All of us have many different roles in our lives – business owner/employee, artist, colleague, client, parent, child, friend, lover, teacher, student. We cannot be all roles simultaneously. We focus on being one or two of them at any one time, mostly dependent on who is sitting across the table from us. Let’s call those roles the primary roles of the moment. Playing the wrong primary role in a given situation tends to not turn out well. Children need parents not friends. Students need teachers not lovers. Creative businesses need owners not parents.
The question then is what primary roles do you play in your creative business? Why and, more importantly, when? So often, you do not define your role because you believe you need to be all things to all people. To you, your client expects you to not only create the design, but then draw, build and drive the truck to deliver it. Your employees expect you to be able to answer all questions no matter how much you tell them it is their job to know. Welcome to the land of Lilliput.
There is no one right role for you in your creative business, only the one you must play for the world to perceive your business as a business and not merely an extension of yourself. Extensions do not scale, businesses do. Even if you are all by yourself, you can still make it clear what your primary roles are. The rest you can outsource. The point is that you must do all you can to be viewed in the light most favorable to your creative business. Designer, technician, craftsperson, it does not matter, so long as you pick your primary role.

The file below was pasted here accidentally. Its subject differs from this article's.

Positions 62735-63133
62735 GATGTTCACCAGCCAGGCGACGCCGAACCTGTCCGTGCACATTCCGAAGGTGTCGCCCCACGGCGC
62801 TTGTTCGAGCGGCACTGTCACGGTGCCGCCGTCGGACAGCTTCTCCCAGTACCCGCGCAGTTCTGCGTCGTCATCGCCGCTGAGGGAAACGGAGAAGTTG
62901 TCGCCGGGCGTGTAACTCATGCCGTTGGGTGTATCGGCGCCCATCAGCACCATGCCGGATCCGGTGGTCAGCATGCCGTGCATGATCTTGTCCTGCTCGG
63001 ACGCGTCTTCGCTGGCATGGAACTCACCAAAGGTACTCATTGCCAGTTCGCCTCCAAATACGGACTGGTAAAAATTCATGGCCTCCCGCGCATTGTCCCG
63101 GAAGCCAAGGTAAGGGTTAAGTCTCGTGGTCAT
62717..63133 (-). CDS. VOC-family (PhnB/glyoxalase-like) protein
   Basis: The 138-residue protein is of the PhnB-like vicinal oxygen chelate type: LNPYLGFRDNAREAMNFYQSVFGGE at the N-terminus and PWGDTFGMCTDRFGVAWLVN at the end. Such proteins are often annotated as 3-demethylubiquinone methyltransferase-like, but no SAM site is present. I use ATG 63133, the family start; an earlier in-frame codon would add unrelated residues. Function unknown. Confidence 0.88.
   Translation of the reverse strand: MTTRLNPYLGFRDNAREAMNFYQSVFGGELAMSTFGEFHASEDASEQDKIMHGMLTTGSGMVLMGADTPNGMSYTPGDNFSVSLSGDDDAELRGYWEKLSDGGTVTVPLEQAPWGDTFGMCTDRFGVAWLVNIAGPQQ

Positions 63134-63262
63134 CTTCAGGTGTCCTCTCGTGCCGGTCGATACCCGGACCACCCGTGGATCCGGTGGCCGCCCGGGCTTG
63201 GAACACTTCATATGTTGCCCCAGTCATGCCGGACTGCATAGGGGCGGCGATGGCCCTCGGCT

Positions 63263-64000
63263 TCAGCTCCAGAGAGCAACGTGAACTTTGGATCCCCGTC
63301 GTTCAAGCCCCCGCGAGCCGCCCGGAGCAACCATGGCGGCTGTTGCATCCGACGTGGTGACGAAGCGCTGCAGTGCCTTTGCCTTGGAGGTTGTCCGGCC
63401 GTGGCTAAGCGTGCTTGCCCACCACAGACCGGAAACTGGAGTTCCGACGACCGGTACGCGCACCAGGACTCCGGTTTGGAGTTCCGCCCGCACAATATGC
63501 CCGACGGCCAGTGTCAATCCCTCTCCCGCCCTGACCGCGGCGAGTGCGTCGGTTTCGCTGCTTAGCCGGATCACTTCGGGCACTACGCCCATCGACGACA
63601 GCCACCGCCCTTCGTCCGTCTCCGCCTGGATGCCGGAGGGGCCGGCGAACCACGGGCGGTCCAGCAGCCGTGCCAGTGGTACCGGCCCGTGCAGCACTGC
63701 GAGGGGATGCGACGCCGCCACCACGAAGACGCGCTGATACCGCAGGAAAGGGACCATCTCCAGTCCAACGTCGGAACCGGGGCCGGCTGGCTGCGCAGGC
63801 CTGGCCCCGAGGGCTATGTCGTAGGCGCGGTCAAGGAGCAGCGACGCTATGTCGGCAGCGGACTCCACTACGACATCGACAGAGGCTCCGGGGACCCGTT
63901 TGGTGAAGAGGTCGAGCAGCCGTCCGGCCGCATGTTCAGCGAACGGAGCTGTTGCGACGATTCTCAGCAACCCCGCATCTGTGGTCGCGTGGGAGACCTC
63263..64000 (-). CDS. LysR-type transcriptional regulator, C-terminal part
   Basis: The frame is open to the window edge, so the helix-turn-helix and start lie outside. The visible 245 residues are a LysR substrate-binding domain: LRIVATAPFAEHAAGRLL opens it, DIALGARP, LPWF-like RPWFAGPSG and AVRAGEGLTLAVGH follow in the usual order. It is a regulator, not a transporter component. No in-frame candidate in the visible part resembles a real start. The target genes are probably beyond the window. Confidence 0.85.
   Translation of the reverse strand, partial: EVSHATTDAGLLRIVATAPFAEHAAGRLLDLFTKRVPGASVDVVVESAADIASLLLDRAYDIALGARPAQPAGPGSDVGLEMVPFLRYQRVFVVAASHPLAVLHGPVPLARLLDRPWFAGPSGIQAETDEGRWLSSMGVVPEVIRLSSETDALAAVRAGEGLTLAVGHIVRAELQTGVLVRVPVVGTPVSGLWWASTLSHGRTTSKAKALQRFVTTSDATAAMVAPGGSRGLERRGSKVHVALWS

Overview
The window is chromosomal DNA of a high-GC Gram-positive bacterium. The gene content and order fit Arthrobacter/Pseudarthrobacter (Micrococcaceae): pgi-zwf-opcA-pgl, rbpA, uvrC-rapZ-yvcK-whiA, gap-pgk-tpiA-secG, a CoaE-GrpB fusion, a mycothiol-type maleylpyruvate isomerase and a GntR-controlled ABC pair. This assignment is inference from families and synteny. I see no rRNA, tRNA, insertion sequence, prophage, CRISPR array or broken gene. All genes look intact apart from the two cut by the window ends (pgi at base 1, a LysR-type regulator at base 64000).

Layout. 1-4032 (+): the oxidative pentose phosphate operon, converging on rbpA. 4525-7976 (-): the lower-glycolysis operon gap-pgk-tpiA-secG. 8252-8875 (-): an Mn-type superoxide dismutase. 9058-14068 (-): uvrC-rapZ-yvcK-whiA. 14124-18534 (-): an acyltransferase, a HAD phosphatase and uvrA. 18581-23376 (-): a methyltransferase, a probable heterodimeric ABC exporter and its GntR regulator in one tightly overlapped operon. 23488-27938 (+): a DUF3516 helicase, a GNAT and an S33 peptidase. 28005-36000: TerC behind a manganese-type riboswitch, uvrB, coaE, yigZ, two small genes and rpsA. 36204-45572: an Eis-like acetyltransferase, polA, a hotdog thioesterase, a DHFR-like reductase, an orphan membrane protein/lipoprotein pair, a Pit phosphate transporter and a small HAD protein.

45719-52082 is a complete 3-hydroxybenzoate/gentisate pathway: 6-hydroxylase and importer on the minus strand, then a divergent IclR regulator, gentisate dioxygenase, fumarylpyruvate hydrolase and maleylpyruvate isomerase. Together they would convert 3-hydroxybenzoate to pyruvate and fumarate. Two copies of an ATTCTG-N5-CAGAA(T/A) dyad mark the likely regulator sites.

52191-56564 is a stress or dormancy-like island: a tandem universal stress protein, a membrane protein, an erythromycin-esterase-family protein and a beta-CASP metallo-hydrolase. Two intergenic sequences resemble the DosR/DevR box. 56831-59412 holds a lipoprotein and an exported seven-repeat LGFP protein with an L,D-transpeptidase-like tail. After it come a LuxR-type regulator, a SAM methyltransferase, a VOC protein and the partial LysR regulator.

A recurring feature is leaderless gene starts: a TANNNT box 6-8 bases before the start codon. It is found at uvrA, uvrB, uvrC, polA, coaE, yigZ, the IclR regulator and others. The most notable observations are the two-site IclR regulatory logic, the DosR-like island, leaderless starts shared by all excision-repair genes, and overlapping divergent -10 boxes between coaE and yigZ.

Apart from misperception about what is necessary, failing to play the primary role you know you must is about lack of confidence. You cannot play small no matter your size. Yes, you can be hungry and scrappy to get where you need to be so long as you never get stuck there. Ultimately, you have to own the stage. To do so, you have to allow those around you to celebrate your gifts. When you allow yourself to play the wrong primary role, you get lost in all that you are not. No wonder then that your creative business cannot find its place as a business. Much better to invest the time to do what you do, nothing else. Only then will your creative business will have something to be built around. The more specific your role, the further you, your art and your creative business can go. Ironic in the very best sense. Know who you are so you can move beyond yourself. As true for you as an artist as it is for you as a creative business owner.